Storage Vendors Still Do Not Get It

I saw this headline last week. "Avere shatters SPECsfs2008 NFS benchmark."

This is nothing against Avere specifically--just another example of the benchmark arms race that is out of control and really does not provide much value to buyers. Just so everyone knows, the company I run does not resell any hardware or software and we will not. We are vendor-neutral. Remember that when you are reading articles from other writers, but back to the facts.

The benchmark arms race will continue, and I believe it will continue to provide buyers no actual useful information. Somehow the buyer community must change the discussion. The problem is that the vendors control the benchmarks and the definition of benchmarks. Being the cynical conspiracy theorist I am, I believe that just like with the POSIX I/O standards that vendors control and do not want to change, vendors that control the I/O benchmarks do not want to change. Reasons that come to mind include:

  1. That vendors know how to run the benchmarks and do not want to change anything given the costs. Oftentimes, for these complex benchmarks there is large learning curve that is needed to run the benchmarks and get the needed results on the vendor hardware.
  2. Vendors now do not want to show scalability, as I believe it is in our interest but not their interest. When buying a storage appliance and looking at performance data, what really matters is that the product scales to meet the performance and density requirements that you have for the long run. Given the testing we have done, I know this is true for some products; remember the vendors control the benchmarks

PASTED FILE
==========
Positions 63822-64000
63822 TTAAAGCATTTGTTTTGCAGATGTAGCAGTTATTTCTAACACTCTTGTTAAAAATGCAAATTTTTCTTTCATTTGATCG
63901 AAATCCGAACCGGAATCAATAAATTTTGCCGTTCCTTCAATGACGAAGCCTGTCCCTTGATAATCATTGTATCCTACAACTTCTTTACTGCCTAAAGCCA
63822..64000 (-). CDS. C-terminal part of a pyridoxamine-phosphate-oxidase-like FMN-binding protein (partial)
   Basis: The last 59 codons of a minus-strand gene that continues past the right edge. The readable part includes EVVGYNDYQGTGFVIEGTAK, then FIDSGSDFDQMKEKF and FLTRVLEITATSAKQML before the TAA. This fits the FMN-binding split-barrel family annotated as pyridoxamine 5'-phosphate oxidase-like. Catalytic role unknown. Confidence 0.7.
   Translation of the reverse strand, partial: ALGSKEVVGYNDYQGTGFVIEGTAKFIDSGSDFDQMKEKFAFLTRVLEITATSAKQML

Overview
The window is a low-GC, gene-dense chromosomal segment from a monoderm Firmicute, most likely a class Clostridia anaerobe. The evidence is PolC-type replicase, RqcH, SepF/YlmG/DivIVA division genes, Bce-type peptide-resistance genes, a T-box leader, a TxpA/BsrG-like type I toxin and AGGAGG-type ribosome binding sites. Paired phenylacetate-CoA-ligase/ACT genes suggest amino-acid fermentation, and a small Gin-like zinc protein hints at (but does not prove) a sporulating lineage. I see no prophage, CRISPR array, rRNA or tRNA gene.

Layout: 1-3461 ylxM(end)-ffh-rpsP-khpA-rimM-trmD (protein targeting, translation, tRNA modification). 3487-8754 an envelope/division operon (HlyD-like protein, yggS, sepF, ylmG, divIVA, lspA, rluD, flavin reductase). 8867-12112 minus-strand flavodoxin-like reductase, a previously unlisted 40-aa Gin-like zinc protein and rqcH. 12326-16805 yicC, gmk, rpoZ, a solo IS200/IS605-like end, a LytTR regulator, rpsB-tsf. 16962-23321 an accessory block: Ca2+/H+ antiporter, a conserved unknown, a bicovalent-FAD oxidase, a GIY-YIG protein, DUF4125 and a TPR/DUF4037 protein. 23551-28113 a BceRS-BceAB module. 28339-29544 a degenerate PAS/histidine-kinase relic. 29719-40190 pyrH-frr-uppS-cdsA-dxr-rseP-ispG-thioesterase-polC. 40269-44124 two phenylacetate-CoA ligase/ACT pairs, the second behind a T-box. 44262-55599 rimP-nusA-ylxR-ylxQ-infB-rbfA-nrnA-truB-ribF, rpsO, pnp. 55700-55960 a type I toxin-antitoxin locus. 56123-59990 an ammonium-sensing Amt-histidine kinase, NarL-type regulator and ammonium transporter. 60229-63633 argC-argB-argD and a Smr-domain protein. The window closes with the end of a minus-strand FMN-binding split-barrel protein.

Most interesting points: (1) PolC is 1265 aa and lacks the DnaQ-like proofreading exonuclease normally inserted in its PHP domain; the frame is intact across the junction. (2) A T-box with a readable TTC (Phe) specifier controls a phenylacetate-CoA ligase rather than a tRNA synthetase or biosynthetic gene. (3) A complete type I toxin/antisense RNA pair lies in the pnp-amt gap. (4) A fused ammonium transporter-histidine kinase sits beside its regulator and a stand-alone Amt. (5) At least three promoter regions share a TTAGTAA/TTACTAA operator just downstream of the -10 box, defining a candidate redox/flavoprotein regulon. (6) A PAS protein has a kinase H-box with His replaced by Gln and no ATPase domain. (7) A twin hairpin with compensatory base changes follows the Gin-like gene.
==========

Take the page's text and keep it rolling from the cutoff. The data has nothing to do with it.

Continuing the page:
We need a buyers manifesto that says we care about scalability, not absolute performance. No one is going to buy the exact configuration used by any vendor running SPECSFS, so why should we care about results?

Labels: scalability,Storage,benchmark

posted by: Henry Newman

Henry Newman, InfoStor Blogger
by Henry Newman
InfoStor Blogger

Henry Newman is CEO and CTO of Instrumental Inc. and has worked in HPC and large storage environments for 29 years. The outspoken Mr. Newman initially went to school to become a diplomat, but was firmly told during his first year that he might be better suited for a career that didn't require diplomatic skills. Diplomacy's loss was HPC's gain.

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